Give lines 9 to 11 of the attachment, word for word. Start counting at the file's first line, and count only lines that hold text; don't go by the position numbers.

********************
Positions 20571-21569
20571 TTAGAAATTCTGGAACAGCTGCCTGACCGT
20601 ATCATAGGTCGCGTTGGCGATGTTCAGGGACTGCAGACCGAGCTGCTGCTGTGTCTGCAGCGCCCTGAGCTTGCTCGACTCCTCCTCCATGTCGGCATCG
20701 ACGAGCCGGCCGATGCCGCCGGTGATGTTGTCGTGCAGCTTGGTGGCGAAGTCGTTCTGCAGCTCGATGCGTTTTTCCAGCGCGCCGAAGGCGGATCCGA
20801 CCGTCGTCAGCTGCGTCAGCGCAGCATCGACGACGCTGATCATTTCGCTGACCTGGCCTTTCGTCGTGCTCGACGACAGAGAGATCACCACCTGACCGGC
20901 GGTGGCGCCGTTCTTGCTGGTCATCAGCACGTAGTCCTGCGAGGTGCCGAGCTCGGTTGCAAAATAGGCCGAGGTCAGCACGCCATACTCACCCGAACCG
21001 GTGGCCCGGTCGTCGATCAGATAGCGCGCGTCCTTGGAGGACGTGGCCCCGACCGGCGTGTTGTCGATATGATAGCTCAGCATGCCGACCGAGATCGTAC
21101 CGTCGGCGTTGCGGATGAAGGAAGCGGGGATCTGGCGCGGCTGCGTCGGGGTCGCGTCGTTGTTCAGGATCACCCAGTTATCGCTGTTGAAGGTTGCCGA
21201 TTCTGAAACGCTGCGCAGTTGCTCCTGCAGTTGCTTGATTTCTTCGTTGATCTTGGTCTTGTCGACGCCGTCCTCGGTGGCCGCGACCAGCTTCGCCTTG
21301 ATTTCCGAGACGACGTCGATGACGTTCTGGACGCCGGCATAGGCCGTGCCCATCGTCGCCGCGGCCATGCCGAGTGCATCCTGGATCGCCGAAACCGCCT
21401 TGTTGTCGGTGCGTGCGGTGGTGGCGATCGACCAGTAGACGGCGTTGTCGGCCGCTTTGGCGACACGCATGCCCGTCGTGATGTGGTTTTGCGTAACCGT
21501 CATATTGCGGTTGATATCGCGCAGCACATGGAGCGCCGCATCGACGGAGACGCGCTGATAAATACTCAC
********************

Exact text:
21201 TTCTGAAACGCTGCGCAGTTGCTCCTGCAGTTGCTTGATTTCTTCGTTGATCTTGGTCTTGTCGACGCCGTCCTCGGTGGCCGCGACCAGCTTCGCCTTG
21301 ATTTCCGAGACGACGTCGATGACGTTCTGGACGCCGGCATAGGCCGTGCCCATCGTCGCCGCGGCCATGCCGAGTGCATCCTGGATCGCCGAAACCGCCT
21401 TGTTGTCGGTGCGTGCGGTGGTGGCGATCGACCAGTAGACGGCGTTGTCGGCCGCTTTGGCGACACGCATGCCCGTCGTGATGTGGTTTTGCGTAACCGT